Doctor Warns “Don’t Glitter-Bomb Your Vagina”

Models are posing for pictures now, covering their vaginal area with glitter.  Therefore millions of women are looking to do the same thing themselves.  But gynecologist Dr Jen Gunter is sounding the alarm over what she said is a dangerous  practice.  She warns that using the glitter-bomb can lead to serious infections and because the ingredients include a large amount of sugar, it makes your vagina an incubator for bacteria.

 An online retailer, Pretty Woman Inc, is selling ‘Passion Dust intimacy capsules’ filled with candy-scented glitter.

The product description on the website says: ‘It is a small capsule that you insert into your vagina and allow it to naturally dissolve and release it’s contents’ – with a disclaimer to users that it does not cause any magical or supernatural sensations.

According to the site they sold out of their stock in a matter of days.

Dr Jen Gunter, a leading doctor based in Canada, warns this unusual concept is guaranteed to lead to a dangerous infection.

By throwing off the delicate balance of your vagina’s bacteria, it could also increase your risk of catching a sexually-transmitted disease, she warns.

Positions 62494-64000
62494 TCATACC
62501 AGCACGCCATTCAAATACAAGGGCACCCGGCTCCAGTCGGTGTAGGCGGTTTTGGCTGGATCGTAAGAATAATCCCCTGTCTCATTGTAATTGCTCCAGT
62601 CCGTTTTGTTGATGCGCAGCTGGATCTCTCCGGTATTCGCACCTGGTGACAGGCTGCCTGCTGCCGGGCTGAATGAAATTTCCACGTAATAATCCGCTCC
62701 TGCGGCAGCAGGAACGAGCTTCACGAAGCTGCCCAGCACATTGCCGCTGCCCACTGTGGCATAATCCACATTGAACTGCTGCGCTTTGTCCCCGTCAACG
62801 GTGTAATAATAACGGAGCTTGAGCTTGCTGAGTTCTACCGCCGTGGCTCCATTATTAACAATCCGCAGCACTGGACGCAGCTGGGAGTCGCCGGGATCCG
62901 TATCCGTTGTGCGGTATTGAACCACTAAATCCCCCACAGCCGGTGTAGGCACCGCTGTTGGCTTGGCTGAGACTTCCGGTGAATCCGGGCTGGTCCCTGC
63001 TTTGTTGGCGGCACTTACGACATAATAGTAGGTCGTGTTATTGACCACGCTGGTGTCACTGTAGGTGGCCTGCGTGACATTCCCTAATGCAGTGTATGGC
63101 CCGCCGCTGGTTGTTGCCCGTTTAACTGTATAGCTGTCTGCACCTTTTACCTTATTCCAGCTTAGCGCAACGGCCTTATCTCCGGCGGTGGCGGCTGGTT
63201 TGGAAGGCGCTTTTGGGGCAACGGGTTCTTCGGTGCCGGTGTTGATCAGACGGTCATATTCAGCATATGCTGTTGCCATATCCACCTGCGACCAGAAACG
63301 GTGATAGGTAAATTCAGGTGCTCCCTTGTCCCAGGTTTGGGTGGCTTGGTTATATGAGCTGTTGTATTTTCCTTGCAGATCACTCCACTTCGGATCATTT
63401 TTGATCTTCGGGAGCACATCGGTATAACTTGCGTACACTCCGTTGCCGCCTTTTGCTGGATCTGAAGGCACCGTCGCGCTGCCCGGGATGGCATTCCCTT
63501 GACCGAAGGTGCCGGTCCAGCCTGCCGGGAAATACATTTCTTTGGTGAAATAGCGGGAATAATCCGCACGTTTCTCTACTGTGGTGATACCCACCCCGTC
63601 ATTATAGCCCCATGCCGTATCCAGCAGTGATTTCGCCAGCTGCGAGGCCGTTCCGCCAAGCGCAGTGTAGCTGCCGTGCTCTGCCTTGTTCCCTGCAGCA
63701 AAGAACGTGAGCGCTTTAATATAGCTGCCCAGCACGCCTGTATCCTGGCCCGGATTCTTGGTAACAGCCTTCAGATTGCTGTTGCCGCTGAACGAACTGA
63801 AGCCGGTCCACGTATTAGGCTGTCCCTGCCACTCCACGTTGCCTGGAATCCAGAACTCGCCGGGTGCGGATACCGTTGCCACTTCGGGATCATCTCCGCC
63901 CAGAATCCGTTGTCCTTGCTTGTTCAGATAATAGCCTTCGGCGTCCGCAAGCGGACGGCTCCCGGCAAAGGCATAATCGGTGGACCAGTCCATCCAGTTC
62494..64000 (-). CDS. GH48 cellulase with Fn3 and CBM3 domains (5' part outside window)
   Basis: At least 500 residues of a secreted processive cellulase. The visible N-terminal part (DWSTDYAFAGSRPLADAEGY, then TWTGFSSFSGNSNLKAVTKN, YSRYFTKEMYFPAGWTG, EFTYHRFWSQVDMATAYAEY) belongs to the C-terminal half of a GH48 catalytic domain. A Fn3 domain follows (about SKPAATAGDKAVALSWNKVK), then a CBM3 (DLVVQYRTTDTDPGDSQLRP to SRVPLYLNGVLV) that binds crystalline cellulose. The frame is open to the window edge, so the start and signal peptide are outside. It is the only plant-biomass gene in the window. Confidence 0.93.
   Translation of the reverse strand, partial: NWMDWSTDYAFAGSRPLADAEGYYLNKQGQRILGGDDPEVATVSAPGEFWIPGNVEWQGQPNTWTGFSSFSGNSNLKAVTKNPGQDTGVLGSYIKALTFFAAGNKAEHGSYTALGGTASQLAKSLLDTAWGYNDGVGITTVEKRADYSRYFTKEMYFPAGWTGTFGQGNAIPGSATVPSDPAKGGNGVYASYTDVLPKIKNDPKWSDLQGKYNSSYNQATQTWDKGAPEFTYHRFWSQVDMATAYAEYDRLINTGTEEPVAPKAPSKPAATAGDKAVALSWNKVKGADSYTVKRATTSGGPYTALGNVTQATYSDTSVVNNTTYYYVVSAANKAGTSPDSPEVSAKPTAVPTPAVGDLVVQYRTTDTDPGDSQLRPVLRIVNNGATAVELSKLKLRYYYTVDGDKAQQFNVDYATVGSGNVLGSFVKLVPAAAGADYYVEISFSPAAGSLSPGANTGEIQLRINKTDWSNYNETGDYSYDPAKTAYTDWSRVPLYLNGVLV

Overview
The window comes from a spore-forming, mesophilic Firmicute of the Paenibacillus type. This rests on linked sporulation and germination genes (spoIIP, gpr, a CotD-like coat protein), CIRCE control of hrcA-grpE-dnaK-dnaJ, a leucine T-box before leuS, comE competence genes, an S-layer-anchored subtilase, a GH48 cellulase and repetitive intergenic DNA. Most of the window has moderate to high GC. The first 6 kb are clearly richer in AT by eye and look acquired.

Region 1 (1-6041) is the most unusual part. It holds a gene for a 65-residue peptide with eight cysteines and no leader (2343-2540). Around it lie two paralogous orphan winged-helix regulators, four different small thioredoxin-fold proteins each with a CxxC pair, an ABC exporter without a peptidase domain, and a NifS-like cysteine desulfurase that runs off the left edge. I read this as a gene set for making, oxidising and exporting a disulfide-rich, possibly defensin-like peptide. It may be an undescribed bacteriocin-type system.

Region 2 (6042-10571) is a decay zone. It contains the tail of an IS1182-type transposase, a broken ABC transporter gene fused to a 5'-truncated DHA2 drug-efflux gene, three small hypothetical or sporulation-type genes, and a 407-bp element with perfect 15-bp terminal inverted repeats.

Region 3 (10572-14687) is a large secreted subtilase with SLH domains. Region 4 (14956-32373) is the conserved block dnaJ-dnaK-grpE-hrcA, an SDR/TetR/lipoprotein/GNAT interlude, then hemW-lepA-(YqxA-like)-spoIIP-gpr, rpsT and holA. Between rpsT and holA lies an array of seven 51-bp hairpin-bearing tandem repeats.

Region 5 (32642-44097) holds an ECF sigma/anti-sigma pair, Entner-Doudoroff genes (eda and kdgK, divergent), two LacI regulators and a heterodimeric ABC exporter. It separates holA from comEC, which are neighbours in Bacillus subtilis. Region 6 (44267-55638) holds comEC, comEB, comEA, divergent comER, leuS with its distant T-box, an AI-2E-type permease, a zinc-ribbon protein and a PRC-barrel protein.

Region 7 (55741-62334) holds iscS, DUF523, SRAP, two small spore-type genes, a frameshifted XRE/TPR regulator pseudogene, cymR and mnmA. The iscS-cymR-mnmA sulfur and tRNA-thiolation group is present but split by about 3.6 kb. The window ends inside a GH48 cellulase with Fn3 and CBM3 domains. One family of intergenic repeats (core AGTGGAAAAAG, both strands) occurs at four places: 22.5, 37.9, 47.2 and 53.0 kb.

‘Just because something is safe for your lips, for example glitter lip gloss, doesn’t mean it is safe for the vagina,’ Dr Gunter warns readers on her blog.

Dr Gunter warns there is, to date, no known way of making a vagina-friendly glitter.

The website says Passion Dust is made of gelatin capsules, starch based edible glitter, acacia (gum arabic) powder, Zea Mays starch, and vegetable stearate.

Dr Gunter warns this could cause a nasty inflammatory vaginal discharge and/or an inflammatory mass in the vaginal wall.
Most importantly, edible glitter contains sugar.

‘Depositing sugar in the vagina lets the bad bacteria go wild,’ she writes.


Compared with those of other mammals, the human vagina is unique.

As warm, moist canals exposed to all sorts of things including penises, babies and dirt, most mammalian vaginas harbor a diverse mix of bacteria.

However, for many women, one or another species of Lactobacillus has become the dominant bacterial resident.

Lactobacillus bacteria pump out lactic acid, which keeps the vaginal environment at a low, acidic pH that kills or discourages other bacteria, yeast and viruses from thriving.

There are even hints that certain Lactobacillus species reinforce the mucus in the vagina that acts as a natural barrier to invaders.

H/T The Mail Online



Steven Ahle

I have been the editor and writer for Red Statements and The PC Graveyard. Won the 2014 FJN Journalist of the Year Award. Author of six fiction books available on "I am a troll bridge. You can cross me but you will pay the price"

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